Thursday, March 17, 2016

This is my story: "F*ck Cancer!"

This is my story: "F*ck Cancer!"
Diana suffered from breast cancer and has a message for us: no, it's not the best thing that ever happened to her! This is her story. During my chemotherapy, I experienced a moment of solitude my network of friends has changed dramatically, I had very few calls from my colleagues, and my family was not as present I would have liked. In addition, the person I was for some time left me unable to cope with the situation. And yet, it was not the worst time! At first I was very focused on my fight against the disease. I was looking after me, keeping in mind the idea of ​​taking my life exactly where I had left it: I occupied a key position in a major company in the field of the show when I received the diagnosis cancer. I was a permanent employee for several years, having long worked as contractual. I loved my job, which allowed me to travel, meet interesting people and be creative. After 10 months of absence, so I found my post with will be even stronger and more powerful than before, as if to say that the cancer had not been a parenthesis in my life.

On returning to the office, I quickly found that nobody had decided to celebrate my return. Each was as if nothing had happened. I understand that the disease puts people uncomfortable, but this silence was deeply hurt. So I did my progressive return several weeks in an atmosphere a little tense. Then, after some time, I began to experience symptoms that I did not understand: accelerated menopause, heat, anxiety, insomnia. The doctors told me that I had thyroid problems and I suffered post-traumatic stress as a result of my cancer and chemotherapy. "Your problem is that you behave as a victim you", then told a colleague. I could strangle him! Yes, I was a victim, a victim of cancer. It is not a question of behavior! To help me adjust to everything that had happened, I began to follow a therapy with a psychologist specialized in oncology (a research center on breast cancer gave me the consultations). I then realized that I was doing a depression. Then, I went to meet someone from human resources to try to find a solution to the discomfort I felt in the team since returning. It's been a big mistake. My health has been trivialized by the person that I saw, and information that should have remained confidential were probably made in high places. But I'll never be sure. Anyway, I was fired. The reason? According to management, I was unable to keep pace with rampant expansion of the company. But I had worked as a frantic since my return! I had the impression of receiving a stab wound in the stomach.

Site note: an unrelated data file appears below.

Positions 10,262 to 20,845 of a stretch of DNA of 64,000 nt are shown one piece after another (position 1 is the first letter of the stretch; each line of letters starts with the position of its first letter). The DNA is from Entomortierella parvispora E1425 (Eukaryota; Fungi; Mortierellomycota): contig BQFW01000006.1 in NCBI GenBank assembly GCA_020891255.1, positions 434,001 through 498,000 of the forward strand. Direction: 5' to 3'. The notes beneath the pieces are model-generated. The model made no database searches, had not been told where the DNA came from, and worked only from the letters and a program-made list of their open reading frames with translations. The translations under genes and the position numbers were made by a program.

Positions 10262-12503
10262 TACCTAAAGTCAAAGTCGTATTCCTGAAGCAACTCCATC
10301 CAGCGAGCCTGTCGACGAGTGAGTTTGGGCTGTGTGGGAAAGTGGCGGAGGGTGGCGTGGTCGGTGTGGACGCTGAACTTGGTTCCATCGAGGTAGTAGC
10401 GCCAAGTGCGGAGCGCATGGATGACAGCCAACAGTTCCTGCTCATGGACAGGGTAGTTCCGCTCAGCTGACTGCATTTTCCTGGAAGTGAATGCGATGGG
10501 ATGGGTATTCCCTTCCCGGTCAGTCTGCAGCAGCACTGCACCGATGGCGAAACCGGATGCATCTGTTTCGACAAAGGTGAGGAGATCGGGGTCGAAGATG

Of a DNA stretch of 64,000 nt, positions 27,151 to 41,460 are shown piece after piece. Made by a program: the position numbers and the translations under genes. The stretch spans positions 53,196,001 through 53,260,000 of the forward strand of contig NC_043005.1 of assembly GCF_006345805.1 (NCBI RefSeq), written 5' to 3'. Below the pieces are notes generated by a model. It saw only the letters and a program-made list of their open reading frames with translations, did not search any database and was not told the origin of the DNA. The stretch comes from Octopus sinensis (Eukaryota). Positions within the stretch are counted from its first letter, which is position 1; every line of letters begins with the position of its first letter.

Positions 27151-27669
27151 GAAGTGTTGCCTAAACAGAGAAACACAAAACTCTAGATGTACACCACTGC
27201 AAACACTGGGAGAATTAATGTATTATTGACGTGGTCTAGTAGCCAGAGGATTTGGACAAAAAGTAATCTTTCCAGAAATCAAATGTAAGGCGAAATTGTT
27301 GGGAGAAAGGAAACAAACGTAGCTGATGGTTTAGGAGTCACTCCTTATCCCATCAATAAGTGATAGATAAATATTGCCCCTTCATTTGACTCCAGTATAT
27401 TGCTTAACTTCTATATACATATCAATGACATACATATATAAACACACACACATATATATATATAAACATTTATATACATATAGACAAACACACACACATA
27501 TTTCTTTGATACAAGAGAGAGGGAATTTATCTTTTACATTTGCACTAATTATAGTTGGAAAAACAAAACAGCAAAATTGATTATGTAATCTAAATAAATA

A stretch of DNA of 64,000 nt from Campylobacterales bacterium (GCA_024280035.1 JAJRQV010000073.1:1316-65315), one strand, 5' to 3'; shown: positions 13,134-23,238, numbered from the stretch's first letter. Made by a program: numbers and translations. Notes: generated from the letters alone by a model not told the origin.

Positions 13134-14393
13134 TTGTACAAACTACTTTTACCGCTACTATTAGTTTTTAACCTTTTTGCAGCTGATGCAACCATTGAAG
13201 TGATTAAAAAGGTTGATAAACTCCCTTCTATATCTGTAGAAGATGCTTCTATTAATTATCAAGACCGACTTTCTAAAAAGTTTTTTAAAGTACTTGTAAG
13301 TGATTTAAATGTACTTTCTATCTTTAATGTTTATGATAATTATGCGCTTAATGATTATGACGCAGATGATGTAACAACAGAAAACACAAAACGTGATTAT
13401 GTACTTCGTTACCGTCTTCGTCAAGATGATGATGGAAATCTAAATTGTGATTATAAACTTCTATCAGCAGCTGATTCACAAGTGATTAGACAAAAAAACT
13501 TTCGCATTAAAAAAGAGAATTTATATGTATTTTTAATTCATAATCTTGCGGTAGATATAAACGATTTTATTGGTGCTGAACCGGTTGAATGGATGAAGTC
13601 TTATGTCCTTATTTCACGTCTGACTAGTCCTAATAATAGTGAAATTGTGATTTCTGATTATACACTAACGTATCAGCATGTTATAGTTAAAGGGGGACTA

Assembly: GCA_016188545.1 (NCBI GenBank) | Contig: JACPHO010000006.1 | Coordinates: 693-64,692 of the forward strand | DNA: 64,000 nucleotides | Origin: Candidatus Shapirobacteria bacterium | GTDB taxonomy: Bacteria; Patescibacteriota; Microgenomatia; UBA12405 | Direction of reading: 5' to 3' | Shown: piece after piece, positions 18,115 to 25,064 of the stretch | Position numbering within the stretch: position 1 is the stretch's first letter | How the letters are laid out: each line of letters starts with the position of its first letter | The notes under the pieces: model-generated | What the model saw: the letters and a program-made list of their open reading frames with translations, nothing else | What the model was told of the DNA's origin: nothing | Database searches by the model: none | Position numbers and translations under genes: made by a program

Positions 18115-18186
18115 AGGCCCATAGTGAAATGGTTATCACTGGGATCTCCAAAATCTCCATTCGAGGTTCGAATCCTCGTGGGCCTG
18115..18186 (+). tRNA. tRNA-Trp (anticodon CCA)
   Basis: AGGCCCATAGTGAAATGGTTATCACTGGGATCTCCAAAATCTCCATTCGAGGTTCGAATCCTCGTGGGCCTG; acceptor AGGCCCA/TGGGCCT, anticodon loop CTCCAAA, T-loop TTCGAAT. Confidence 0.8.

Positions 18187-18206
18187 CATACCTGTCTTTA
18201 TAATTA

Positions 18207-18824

I was in remission, but all that had happened at work had plunged me into an existential crisis. Despite myself, I was influenced by the prevailing discourse: I thought after defeating the disease I would be a woman more fulfilled, happier. A close friend even told me: "It will give you mature." Well, not at all! Yes, my values ​​have changed since that event: the performance at all costs to work, in particular, is less important than before to me. But in life, I'm still as passionate and impulsive a teenager!

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